Cat Worms: Symptoms & Deworming Treatment

Dr. Martha G. Cline, DVM, DACVIM
By Dr. Martha G. Cline, DVM, DACVIM
Updated: 5/10/20242-4 minutes
cat grooming itself

Cats may become infected with intestinal parasites like roundworms and tapeworms. Neither of them are good for your cat. They can cause everything from lethargy to a change in bowel habits, as well as weight loss and other symptoms. 

Luckily, it’s easy to keep an eye out for the symptoms of worms in cats. If you know the most common signs, you can take your cat to the vet for treatment early. 

What Are Cat Worms? 

Worms are the most common intestinal parasites that are found in cats. They can occur in cats and kittens throughout the world. Worms that commonly infect cats are roundworms, tapeworms and hookworms. They can be a concern and should be treated but don’t usually have long-term effects. 

How Do Cats Get Worms? 

How cats get worms depends on what type of worm it is. It can be from ingesting eggs or ingesting the host indirectly by eating another animal/insect that is infected with the worm or its eggs. We have more on this below.  

Types of Worms in Cats 

There are a few species of cat worms, the most common of which are roundworms, hookworms, and tapeworms. 

Roundworms (Toxocara cati and Toxascaris leonina) 

Roundworms are a common intestinal parasites in kittens and cats. They are long, white and look like spaghetti. Toxocara cati can infect not only cats, but also humans. Eggs from these cat worms are passed in the feces and can live for months or years in the soil. Cats can become infected in three main ways: 

  • Ingestion of eggs directly from contaminated soil (e.g. by licking them off their feet)

  • Consumption of a rodent who has previously eaten worm eggs from the environment

  • Ingestion by kittens of worm larvae in their mother’s milk (Toxocara cati only). The vast majority of new-born kittens are infected with roundworms by this route.  

Tapeworms 

Another type of cat worms your cat could be infected by are Tapeworms (Dipylidium caninum and Taenia taeniaeformis). Tapeworms are long, flat and composed of many segments which contain eggs. The segments are regularly shed in feces and resemble grains of rice which can sometimes be seen crawling around a cat’s anus or on their bed. 

To complete their lifecycle, tapeworms require an intermediate host to eat their eggs from the environment. Cats then become infected by consuming the intermediate host. Intermediate hosts include fleas (Dipylidium caninum) and rodents (Taenia taeniaeformis). For this reason, if your cat is diagnosed with tapeworms they will need treatment for fleas. In addition, if they hunt and eats rodents, they will likely also require tapeworm treatment. You can find out more about tapeworms in cats with our easy guide.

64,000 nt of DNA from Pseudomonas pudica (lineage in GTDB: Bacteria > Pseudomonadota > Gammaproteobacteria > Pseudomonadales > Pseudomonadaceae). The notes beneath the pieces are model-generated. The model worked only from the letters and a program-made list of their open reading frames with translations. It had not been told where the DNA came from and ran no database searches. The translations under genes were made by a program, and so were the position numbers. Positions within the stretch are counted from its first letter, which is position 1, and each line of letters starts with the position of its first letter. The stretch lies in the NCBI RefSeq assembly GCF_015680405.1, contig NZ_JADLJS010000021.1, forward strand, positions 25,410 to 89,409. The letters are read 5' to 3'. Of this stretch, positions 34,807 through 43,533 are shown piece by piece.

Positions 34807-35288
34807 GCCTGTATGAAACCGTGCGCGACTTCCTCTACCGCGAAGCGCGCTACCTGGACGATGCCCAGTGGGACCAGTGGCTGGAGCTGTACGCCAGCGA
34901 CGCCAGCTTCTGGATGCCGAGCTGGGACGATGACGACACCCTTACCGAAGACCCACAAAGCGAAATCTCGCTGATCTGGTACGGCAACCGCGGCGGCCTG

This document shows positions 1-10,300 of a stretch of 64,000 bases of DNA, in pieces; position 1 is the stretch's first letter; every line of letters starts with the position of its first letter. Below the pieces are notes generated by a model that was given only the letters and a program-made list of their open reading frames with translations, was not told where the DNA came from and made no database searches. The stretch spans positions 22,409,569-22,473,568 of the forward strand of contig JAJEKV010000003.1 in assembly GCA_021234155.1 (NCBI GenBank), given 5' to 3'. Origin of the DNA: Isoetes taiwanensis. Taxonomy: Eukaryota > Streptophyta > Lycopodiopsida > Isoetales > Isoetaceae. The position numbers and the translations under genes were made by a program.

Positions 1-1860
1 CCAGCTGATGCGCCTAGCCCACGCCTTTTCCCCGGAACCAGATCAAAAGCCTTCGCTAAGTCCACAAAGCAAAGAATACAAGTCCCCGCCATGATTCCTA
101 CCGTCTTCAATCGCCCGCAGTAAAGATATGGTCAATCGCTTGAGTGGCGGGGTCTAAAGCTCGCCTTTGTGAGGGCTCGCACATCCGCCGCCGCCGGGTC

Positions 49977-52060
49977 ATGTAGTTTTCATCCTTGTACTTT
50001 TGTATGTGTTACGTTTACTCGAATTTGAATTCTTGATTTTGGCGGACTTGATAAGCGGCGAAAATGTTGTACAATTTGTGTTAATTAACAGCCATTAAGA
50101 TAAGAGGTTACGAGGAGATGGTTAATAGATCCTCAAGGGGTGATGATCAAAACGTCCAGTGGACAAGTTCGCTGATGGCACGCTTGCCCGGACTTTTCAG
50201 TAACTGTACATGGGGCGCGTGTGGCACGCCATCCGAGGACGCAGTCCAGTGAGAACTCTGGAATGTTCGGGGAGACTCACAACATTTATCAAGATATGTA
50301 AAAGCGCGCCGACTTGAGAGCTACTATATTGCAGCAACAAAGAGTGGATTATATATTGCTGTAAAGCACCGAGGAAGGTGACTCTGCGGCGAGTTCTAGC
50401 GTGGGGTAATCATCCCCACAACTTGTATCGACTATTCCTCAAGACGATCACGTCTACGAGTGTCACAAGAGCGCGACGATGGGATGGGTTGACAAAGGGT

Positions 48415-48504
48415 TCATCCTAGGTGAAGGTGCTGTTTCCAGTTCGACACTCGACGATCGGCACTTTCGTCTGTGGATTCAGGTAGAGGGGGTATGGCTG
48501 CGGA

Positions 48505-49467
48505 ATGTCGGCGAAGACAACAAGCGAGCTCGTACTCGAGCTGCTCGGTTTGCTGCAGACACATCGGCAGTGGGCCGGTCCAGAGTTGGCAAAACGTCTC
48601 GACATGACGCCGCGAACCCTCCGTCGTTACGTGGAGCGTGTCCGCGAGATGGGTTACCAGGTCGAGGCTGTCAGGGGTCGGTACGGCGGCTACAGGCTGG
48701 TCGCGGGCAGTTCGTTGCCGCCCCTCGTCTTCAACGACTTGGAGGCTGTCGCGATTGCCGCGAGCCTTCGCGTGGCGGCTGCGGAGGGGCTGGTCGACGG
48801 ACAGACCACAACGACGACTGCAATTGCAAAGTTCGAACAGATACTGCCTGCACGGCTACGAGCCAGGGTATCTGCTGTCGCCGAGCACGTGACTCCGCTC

Hookworms 

Hookworms are another intestinal parasite which can affect both cats and dogs. They have hook-like mouthparts which they use to anchor themselves to the intestinal wall and get their nutrients. Cats can become infected by eating rodents or licking the soil on their paws that contain hookworm larvae. Your vet will be able to diagnose the parasite infection by evaluating a stool sample from your cat. 

6 Most Common Symptoms of Worms in Cats 

Some cats can stay symptom-free, however, there are a few signs that are connected to cat worms you should keep an eye on.  

We’ve listed all the common signs of worms in cats for you to look out for. If you think any of these are a concern, make sure to contact your vet. 

  1. Weight loss and a distended stomach. Cats who have worms often still have a good appetite, but you may notice that despite eating a normal amount, they are losing weight. If your cat is losing weight for any reason, it’s time for a trip to the vet, but if it is accompanied by a ‘distended’ stomach – i.e. a stomach that looks bloated – it may be a symptom of worms. 

  2. Coarse fur. Another symptom of worms in cats is a change in their fur condition. Their fur may become coarse and rough and lack its usual luster. This is particularly a symptom of worms if it is accompanied by a distended stomach. 

  3. Change in bowel habits. You might notice changes in your cat’s poop bowel habits as well. It’s important to keep an eye out for any unusual symptoms and contact the vet for help and advice.